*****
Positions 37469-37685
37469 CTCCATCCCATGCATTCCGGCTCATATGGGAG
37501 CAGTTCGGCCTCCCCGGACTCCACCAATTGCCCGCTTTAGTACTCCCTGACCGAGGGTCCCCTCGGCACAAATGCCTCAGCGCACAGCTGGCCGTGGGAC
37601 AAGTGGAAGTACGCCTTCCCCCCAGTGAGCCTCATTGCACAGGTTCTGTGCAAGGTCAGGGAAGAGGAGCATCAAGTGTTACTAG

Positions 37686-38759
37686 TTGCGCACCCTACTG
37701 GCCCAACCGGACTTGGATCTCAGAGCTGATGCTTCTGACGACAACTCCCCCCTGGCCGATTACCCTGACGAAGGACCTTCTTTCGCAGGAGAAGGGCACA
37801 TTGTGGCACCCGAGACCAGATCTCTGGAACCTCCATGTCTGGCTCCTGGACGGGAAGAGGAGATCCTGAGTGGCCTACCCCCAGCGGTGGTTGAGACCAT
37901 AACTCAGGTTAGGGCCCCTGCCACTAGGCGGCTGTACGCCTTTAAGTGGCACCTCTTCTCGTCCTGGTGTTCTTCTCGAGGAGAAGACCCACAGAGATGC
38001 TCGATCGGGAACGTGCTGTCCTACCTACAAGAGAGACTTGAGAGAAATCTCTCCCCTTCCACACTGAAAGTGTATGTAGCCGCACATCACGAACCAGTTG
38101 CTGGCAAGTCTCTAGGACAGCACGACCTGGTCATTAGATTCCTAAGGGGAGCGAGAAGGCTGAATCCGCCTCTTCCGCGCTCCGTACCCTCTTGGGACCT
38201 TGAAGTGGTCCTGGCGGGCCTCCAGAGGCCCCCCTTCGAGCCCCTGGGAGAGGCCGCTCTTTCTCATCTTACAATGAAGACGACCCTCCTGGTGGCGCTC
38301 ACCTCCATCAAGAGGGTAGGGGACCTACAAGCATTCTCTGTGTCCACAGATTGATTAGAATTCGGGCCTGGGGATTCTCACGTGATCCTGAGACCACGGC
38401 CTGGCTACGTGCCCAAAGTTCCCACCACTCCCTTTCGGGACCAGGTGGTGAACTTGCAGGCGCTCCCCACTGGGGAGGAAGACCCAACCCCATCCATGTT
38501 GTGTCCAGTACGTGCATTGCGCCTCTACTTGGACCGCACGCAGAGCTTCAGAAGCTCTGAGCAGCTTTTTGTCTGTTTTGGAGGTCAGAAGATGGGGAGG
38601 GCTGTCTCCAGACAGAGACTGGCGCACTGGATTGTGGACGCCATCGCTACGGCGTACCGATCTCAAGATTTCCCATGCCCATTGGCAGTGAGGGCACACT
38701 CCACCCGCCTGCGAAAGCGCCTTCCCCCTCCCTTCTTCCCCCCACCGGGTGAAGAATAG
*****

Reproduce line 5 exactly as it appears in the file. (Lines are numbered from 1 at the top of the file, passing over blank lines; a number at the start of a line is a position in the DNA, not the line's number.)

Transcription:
Positions 37686-38759